The White House says Obama, who's vacationing in Hawaii, spoke with his national security team Saturday about the situation in South Sudan.
Obama's national security adviser, Susan Rice, briefed Obama by phone after leading a meeting with aides in Washington.
Earlier Saturday, gunfire hit three U.S. military aircraft trying to evacuate Americans in a remote region that's become a battle ground between South Sudan's military and renegade troops.
The White House says four wounded troops are in stable condition.
The White House says Obama told advisers that the conflict can be peacefully resolved only through negotiations.
GIRL KILLED TRASH BIN
WOOSTER, Ohio (AP) -- Authorities say an Ohio man has been indicted by a grand jury in the rape and strangulation of a 9-year-old girl whose body was found in a trash bin at the trailer park where they were neighbors.
Officials in Wayne County say the grand jury returned an indictment on Friday against 24-year-old Jerrod Metsker in the death last Saturday of 9-year-old Reann Murphy. The grand jury charged him with aggravated murder, kidnapping and rape.
Authorities say the death penalty would be available as punishment if Metsker is convicted of murder.
Authorities say Metsker was the last person seen with Reann at the trailer park in Smithville, southwest of Akron. He is being held on $1 million bond. An attorney for Metsker previously said he couldn't comment on the case.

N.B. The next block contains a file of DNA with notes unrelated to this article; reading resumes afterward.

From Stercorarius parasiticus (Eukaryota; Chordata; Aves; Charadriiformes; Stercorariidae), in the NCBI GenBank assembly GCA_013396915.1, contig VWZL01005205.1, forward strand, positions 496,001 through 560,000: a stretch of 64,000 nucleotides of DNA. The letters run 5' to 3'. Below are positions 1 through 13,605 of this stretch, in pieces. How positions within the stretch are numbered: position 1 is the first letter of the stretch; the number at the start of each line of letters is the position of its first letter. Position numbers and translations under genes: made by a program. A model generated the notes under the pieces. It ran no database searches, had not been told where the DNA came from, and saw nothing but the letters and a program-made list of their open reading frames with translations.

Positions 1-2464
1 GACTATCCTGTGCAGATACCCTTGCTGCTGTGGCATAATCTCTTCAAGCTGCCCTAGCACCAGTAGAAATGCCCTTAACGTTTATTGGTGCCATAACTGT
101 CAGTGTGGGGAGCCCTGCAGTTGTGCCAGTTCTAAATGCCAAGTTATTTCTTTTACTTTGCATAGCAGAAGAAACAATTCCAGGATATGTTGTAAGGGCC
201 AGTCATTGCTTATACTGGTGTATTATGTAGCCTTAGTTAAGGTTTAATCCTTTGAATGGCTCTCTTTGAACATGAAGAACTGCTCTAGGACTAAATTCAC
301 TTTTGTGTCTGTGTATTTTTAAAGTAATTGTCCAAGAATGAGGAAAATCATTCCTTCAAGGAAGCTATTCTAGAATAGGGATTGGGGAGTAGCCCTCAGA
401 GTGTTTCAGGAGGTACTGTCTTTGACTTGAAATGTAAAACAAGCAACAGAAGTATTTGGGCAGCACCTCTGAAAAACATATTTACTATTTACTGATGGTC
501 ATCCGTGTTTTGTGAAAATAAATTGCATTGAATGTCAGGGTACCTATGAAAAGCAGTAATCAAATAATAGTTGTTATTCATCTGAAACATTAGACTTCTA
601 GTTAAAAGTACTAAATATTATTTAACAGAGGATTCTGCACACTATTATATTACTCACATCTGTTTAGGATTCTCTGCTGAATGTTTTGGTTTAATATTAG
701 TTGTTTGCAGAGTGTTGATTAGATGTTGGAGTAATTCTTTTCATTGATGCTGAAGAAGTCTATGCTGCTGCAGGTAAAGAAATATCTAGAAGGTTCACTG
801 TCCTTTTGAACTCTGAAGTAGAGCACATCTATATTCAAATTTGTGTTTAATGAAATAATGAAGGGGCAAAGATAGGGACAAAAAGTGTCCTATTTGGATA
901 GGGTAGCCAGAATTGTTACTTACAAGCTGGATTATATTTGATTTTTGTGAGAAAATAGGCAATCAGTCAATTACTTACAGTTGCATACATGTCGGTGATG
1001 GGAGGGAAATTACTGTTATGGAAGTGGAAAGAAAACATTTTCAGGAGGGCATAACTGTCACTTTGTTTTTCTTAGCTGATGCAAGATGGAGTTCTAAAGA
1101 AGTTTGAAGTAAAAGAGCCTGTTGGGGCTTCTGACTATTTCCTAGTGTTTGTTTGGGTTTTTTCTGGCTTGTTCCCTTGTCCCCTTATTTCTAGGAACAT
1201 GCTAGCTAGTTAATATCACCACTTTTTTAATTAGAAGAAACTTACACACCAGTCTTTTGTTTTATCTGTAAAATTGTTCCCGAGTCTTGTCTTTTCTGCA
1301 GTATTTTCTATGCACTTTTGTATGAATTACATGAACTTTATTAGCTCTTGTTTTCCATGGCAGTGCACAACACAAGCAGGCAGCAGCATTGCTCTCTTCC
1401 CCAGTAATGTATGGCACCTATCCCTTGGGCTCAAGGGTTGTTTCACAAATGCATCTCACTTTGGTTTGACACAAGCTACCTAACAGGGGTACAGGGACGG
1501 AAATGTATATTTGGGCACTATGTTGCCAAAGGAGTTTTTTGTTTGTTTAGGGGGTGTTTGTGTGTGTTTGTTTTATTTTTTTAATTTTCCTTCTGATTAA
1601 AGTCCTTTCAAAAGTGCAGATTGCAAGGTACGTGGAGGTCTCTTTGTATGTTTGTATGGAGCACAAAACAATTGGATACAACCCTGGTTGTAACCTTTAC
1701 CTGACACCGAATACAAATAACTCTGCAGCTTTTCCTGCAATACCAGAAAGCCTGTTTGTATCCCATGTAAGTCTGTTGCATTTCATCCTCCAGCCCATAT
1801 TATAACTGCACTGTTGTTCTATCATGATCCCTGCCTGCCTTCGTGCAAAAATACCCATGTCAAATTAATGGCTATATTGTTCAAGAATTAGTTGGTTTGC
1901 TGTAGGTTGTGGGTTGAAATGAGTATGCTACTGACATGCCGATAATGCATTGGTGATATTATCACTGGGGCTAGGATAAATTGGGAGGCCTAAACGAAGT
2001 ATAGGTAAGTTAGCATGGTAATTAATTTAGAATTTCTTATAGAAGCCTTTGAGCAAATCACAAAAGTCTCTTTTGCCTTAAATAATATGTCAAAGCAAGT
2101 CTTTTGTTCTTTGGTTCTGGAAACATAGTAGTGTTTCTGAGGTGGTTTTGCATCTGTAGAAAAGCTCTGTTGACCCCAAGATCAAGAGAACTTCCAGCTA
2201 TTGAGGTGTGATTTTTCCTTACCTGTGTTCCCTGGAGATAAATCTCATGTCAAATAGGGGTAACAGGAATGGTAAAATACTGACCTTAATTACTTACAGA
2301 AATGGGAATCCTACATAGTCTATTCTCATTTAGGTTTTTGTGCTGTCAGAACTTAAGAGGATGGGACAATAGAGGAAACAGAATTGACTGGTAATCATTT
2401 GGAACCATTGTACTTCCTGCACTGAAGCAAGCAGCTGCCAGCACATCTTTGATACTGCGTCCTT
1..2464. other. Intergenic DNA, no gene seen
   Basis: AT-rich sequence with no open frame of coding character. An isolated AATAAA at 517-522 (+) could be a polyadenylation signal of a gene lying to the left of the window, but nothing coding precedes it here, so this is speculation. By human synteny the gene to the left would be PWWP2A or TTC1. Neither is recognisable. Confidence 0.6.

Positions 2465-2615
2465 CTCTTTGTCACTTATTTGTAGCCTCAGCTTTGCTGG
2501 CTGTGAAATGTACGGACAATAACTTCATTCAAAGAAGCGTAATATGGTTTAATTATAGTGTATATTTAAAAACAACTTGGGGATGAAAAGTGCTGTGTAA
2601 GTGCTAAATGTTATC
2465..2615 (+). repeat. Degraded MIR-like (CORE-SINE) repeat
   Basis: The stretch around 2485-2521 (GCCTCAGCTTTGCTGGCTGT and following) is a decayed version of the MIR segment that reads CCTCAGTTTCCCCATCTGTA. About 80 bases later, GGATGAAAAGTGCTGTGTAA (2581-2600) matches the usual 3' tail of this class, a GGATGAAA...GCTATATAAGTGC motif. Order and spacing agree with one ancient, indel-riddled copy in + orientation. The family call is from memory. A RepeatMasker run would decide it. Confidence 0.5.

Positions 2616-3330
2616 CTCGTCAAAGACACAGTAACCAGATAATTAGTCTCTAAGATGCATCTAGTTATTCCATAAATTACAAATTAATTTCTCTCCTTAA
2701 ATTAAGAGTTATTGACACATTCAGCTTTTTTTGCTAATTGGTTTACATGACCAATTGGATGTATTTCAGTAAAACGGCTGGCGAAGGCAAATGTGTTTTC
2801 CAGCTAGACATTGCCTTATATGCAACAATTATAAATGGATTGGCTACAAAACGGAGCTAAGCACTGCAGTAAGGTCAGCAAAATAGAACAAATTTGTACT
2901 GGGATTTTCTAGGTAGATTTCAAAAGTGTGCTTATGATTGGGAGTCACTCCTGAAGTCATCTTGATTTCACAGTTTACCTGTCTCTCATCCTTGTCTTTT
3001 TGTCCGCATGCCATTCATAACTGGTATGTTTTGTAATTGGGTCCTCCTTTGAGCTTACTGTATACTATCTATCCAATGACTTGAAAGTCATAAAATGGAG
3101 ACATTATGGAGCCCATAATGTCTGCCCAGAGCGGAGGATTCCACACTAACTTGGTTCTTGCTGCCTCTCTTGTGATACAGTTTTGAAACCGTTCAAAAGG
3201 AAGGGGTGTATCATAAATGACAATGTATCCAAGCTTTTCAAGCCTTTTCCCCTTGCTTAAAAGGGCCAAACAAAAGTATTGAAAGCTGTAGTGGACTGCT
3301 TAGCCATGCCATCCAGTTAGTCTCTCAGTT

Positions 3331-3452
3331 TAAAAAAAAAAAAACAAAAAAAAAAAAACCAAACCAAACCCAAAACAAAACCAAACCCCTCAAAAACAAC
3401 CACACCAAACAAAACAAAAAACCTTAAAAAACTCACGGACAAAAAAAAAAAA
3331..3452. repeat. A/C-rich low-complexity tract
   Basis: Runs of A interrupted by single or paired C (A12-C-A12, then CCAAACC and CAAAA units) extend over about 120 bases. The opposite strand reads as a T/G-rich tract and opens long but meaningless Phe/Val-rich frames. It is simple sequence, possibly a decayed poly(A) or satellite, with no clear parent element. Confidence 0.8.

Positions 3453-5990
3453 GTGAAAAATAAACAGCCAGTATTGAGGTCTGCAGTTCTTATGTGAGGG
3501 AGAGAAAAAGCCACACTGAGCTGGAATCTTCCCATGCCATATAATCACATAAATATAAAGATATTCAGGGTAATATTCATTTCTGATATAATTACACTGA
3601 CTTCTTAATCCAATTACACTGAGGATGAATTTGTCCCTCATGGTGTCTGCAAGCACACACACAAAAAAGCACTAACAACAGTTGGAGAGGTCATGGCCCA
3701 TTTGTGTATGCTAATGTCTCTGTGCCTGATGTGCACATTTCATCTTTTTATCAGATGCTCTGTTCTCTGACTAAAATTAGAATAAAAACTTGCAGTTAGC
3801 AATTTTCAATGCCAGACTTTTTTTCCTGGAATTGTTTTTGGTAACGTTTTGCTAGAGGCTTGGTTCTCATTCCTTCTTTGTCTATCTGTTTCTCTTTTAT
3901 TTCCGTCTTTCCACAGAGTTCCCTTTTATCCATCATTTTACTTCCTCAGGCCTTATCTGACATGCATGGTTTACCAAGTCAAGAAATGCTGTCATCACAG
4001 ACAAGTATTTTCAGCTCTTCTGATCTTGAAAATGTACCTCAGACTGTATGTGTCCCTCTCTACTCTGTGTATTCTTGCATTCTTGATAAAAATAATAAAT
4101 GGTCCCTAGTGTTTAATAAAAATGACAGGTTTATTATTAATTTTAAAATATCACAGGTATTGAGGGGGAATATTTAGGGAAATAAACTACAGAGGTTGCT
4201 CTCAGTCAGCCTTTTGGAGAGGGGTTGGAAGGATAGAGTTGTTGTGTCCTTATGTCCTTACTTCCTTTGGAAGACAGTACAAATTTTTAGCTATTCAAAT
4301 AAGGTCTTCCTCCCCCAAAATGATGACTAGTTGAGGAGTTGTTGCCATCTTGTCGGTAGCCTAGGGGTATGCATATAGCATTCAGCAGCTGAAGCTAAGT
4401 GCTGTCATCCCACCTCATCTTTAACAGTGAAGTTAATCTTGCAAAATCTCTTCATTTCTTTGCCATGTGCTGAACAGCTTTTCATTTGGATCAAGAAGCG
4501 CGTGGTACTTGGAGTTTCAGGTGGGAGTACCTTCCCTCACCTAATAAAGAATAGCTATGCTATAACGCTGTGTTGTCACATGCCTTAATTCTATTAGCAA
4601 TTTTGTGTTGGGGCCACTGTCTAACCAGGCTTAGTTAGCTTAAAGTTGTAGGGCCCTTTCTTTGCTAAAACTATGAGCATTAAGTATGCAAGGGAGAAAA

DYING GIRL-CHRISTMAS CAROLS
WEST READING, Pa. (AP) -- Thousands of Christmas carolers are gathered to sing outside the home of a terminally ill Pennsylvania girl.
The singers are fulfilling one of 8-year-old Delaney Brown's wishes: a huge holiday sing-along outside her West Reading home. On her "Team Laney" Facebook page, a picture of Delaney giving two thumbs up was accompanied by the text, "I can hear you now!!! Love you!"
Delaney was diagnosed with a rare form of leukemia in May. Her family says earlier this week doctors gave her only days to live.
Supporters have been trying to fulfill a number of Delaney's wishes. She video chatted with singer Taylor Swift on Friday, her eighth birthday.
WASHINGTON (AP) -- The family of President Dwight D. Eisenhower says his son, 91-year-old John S.D. Eisenhower, has died.